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Year : 2021  |  Volume : 18  |  Issue : 3  |  Page : 224-229

Medical aspect of endoscopic endonasal transsphenoidal hypophysectomy in skull base center of Basra

Department of Otolaryngology, Basra College of Medicine, Basra, Iraq

Date of Submission07-Mar-2021
Date of Acceptance15-Jun-2021
Date of Web Publication29-Sep-2021

Correspondence Address:
Mustafa H Alali
Department of Otolaryngology, Basra College of Medicine, Basra
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Source of Support: None, Conflict of Interest: None

DOI: 10.4103/MJBL.MJBL_21_21

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Background: Endoscopic endonasal transsphenoidal (EETS) approach is a minimally invasive technique that has gained increased acceptability for the removal of sellar and para-sellar tumors. Objectives: To evaluate the EETH in the skull base center of Basra and compare our EETH procedures with others done in different centers. Patients and Methods: A prospective observational study was carried out in Basra skull base center at Al-Sader Teaching Hospital between August 2017 and July 2019, and it included 50 patients (29 female and 21 male) with a female to male ratio of 1.38:1. We included all patients with a pituitary tumor fit for surgery, and there were no exclusion criteria. The standard technique involved a unilateral, endoscopic, and endonasal approach to the sella turcica via an anterior sphenoidotomy, with enlargement of the natural sphenoid ostium using powered instrumentation and 0° and 30° rigid endoscopes for visualization. This was performed as a joint procedure by a consultant otolaryngologist and a consultant neurosurgeon. Results: The most common presenting symptom for pituitary tumor was headache, which is present in 80% (40 patients) of patients, followed by visual disturbance in 56% (28 patients). The MRI study of the brain and sellar region shows that 46 patients (90%) were diagnosed as having pituitary adenomas. Eighty-four patients present had a tumor larger than 1cm in size. Sixty eight percent (34 patients) had an abnormal hormonal study before the operation, whereas 32% (16 patients) had a normal hormonal analysis. Histopathological examination of the tumors showed pituitary adenoma in 90% (45 patients), followed by craniopharyngiomas in 6% (three patients) and 2% (one patient) was Rathke’s cyst and 2% (one patient) was pituitary carcinoma. Postoperative follow-up result indicated headache improvement in 82% (34 patients), improvement in menstrual disturbance in 67% (13 patients), and vision improvement in 46% (13 patients). Seventy-four percent showed hormonal normalization after EETH, which is statistically significant (P < 0.05). Conclusion: This study show that endoscopic, endonasal, transsphenoidal hypophysectomy is a minimally invasive, effective, and safe procedure to remove pituitary tumors.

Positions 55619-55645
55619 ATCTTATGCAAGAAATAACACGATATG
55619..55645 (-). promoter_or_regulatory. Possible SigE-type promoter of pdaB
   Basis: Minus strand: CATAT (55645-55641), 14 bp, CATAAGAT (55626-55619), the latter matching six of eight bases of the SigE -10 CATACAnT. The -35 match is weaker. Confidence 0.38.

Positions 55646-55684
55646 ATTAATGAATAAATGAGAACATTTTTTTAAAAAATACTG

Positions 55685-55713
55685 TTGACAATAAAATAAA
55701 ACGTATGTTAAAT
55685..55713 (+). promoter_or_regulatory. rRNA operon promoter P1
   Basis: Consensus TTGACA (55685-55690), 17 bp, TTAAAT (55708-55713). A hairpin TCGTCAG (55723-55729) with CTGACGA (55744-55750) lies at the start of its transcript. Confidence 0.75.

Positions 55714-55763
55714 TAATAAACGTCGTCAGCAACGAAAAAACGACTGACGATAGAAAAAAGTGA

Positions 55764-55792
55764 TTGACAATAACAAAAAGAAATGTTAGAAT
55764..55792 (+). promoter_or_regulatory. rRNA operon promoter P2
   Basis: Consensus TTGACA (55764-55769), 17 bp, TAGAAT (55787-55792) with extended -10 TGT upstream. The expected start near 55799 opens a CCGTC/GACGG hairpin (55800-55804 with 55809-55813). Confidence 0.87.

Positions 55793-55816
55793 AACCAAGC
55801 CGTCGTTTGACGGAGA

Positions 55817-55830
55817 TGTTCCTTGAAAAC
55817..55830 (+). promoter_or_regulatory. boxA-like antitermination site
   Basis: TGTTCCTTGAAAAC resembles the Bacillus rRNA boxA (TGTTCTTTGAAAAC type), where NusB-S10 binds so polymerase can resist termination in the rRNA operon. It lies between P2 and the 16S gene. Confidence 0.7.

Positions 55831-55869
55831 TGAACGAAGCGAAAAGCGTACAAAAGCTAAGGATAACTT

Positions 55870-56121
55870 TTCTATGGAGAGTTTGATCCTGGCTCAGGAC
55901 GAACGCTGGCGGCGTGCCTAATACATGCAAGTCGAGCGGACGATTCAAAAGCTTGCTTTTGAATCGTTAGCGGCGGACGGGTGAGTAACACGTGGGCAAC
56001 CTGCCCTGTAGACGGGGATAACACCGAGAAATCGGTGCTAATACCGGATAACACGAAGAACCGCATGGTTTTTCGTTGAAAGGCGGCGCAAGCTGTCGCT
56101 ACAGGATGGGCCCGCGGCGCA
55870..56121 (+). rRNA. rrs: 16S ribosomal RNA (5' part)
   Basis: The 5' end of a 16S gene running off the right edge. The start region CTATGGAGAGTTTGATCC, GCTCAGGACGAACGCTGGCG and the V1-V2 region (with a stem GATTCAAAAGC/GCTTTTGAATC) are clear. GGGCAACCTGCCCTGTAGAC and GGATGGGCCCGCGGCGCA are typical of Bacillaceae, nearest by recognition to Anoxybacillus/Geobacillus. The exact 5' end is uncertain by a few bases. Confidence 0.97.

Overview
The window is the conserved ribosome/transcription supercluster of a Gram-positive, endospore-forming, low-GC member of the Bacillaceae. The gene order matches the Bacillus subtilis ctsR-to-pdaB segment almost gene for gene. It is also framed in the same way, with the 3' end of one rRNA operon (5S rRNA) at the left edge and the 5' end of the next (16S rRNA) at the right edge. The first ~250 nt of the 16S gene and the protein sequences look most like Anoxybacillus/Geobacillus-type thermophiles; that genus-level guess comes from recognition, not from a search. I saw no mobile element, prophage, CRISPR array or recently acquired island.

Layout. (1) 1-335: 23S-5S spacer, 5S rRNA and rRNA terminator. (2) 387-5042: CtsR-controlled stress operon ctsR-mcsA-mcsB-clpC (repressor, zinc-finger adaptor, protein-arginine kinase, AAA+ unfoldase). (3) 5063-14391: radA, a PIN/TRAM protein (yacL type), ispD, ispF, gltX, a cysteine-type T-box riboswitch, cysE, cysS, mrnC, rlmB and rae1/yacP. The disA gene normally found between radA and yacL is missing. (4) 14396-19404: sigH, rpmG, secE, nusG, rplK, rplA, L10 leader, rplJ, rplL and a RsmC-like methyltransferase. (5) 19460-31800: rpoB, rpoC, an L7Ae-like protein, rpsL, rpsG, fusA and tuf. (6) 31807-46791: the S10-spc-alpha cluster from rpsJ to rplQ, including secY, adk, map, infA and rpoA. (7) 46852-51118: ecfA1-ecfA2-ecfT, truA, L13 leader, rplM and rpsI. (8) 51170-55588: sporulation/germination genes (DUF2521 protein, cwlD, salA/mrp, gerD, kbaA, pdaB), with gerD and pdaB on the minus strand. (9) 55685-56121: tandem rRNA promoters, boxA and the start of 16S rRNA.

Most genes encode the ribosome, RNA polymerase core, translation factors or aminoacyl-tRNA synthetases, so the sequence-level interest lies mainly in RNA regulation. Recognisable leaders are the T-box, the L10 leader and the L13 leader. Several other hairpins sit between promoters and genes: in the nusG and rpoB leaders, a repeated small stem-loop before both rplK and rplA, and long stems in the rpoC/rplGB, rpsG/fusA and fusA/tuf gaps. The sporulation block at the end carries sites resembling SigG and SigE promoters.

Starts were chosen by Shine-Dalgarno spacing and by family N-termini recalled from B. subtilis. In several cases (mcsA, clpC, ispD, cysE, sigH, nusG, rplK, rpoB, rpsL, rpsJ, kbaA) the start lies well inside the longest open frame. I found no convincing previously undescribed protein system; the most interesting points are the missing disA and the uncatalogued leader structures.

Keywords: Endoscopic endonasal transsphenoidal, hormonal normalization, pituitary tumors

How to cite this article:
Alali MH, Obaid FT, Al Abbasi AM. Medical aspect of endoscopic endonasal transsphenoidal hypophysectomy in skull base center of Basra. Med J Babylon 2021;18:224-9

How to cite this URL:
Alali MH, Obaid FT, Al Abbasi AM. Medical aspect of endoscopic endonasal transsphenoidal hypophysectomy in skull base center of Basra. Med J Babylon [serial online] 2021 [cited 2021 Dec 3];18:224-9. Available from: https://www.medjbabylon.org/text.asp?2021/18/3/224/327031